When setting out to make yet another Movieland satire, it's best to have an angle and, better, some fresh ideas. Luckily, writer-director Andrew Niccol--with his cult-of-celebrity fantasia Simone--has both and Al Pacino, to boot.
No one should mistake Simone for a realistic look at Hollywood operations today, but in his twisted way, Niccol's heightened approach scarily approximates the state of the biz and cautions against the consequences of certain hot-button decisions. Taking off from the notion of digital actors, Niccol introduces the title character as the mad-scientist invention of software engineer Hank Aleno (Elias Koteas, doing amusing, Cronenbergesque shtick). Aleno plops his creation into the lap of Viktor Taransky (Al Pacino), an auteur in dire career straits. With his new, malleable girl-toy, Taransky takes a ride to the top only to discover that everyone's love and respect is reserved for the non-existent starlet.
Niccol supplies the obligatory Tinseltown skewering (sample exchange: "That agoraphobia--it's like a plague." "It's out of control in Europe,") but goes further to explore the ego-trip character arc of a star-making director and people's unending capacity to believe what they want to believe. Niccol knows Hollywood is in the business of dreammaking, with reality usually an irrelevant irritant to the business of making movies and making money. One memorable early scene takes place on an empty New York backlot (almost as creepy as Vanilla Sky's ghost-town Times Square), as Taransky bemoans the loss of Old Hollywood's contract system.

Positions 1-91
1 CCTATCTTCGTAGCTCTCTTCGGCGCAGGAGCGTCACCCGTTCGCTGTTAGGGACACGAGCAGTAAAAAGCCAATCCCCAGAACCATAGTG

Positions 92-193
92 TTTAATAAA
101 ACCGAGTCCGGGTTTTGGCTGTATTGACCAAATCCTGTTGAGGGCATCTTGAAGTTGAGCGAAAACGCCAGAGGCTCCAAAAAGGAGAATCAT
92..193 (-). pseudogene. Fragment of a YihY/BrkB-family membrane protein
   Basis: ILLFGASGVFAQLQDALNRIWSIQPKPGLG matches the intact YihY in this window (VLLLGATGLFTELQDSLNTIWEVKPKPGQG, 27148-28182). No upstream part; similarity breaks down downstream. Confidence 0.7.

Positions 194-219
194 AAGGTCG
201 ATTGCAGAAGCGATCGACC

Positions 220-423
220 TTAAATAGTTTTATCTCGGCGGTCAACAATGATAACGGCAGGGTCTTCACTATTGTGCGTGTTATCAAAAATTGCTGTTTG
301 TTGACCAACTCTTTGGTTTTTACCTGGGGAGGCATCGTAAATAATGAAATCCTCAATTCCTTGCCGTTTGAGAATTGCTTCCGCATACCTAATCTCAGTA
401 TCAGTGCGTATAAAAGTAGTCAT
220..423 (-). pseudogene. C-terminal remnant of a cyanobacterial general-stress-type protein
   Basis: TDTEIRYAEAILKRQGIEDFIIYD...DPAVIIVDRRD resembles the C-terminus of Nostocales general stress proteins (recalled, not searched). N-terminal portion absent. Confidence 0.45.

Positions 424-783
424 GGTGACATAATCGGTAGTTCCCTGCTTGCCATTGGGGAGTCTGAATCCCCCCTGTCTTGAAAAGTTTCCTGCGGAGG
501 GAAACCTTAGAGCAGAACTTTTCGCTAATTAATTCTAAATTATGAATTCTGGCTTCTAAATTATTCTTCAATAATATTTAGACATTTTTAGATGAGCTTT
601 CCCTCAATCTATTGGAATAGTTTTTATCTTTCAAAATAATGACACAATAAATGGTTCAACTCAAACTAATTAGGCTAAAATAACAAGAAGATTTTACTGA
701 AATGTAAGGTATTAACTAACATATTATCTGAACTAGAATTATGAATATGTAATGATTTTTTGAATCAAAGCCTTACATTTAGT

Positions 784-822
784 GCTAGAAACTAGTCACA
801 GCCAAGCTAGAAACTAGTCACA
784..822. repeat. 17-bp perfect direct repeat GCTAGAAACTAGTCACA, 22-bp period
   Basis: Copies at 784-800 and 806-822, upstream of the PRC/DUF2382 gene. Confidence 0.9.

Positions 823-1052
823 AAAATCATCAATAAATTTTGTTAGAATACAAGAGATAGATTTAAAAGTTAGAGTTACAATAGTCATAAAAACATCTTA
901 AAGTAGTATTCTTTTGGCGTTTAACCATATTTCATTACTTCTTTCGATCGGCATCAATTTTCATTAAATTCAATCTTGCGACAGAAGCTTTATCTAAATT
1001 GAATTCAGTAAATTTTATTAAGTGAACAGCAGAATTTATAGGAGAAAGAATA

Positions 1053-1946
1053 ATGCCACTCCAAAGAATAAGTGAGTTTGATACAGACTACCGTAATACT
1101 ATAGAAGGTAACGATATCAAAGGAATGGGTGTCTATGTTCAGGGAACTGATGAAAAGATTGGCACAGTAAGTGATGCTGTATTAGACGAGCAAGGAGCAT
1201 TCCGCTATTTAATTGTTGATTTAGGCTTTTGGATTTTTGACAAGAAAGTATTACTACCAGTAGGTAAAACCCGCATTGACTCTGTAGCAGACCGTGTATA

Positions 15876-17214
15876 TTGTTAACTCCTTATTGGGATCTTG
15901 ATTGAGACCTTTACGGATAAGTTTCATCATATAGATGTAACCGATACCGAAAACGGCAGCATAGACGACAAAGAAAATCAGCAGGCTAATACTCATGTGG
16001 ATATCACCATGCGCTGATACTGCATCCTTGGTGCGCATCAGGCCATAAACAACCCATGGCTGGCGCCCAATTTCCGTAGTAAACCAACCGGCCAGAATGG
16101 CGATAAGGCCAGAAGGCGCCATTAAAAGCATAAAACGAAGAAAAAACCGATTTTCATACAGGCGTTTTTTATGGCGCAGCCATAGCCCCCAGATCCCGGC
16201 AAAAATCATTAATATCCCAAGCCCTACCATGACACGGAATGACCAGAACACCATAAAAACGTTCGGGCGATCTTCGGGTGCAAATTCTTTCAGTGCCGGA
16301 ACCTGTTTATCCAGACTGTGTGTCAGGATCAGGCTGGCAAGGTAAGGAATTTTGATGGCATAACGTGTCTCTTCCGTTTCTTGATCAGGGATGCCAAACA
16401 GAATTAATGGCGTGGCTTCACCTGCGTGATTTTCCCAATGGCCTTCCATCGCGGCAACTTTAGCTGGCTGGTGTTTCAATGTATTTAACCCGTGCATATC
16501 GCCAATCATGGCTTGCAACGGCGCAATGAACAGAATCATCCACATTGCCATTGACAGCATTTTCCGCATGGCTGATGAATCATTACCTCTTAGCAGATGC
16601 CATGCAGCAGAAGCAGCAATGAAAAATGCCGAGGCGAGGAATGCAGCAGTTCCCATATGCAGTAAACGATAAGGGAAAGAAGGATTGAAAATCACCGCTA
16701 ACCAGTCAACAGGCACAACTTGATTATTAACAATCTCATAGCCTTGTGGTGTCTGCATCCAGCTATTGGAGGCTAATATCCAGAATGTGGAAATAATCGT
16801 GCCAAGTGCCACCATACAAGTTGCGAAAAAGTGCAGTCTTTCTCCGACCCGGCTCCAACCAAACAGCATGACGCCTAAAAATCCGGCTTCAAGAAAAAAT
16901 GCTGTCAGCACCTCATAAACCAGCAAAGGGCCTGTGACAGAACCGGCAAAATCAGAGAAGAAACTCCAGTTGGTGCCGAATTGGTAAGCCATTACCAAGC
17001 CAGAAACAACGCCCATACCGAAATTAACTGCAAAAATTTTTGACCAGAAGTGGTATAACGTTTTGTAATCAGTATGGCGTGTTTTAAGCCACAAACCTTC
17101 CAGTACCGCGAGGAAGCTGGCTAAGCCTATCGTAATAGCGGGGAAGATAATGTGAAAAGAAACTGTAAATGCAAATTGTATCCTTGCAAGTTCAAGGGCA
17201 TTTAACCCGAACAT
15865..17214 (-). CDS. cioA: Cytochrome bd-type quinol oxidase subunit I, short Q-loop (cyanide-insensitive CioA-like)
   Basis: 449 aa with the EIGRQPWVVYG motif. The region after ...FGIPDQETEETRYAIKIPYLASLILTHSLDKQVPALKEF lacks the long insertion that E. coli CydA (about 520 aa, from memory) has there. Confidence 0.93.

Along the way, Niccol's farcical approach provides enough yuks to balance the food for thought, often simultaneously (at one point, Simone sings "(You Make Me Feel Like) A Natural Woman" to a sea of adoring fans). Niccol also "prints the legend" by not crediting actress Rachel Roberts for her part in bringing Simone to life, instead listing actresses "Simone wishes to thank;" in doing so, he plays off the notion that Taransky's "Pygmalion" picks and chooses elements from a history of screen actresses to fine-tune his protegé. Niccol also indulges in crafty wordplay, from Simone's name (which Taransky inverts to check her into hotels) to Aleno's (one of many cautions to those who live more inside a screen than in the real world).
Acting proves to still be relevant in Simone's world. Pacino is in fine form, delivering another nicely restrained performance with just the right mix of quiet mania and comic force. Pruitt Taylor Vince and Jason Schwartzman provide good flavor as obsessive detectives, and Jay Mohr plays a vapid leading man believably outclassed by a computer program. Catherine Keener enlivens her predictable part (as Taransky's studio exec ex) through her toe-to-toe sparring with Pacino.
Niccol takes a few notable missteps. Though the unrealistic plot points are forgivable in a purposefully fantastic farce, another draft might have taken the edge off these and a final act that belabors the point with unneccessarily time-killing scenes.
Still, Simone makes an entertaining and disturbing statement about "our ability to manufacture fraud [exceeding] our ability to detect it."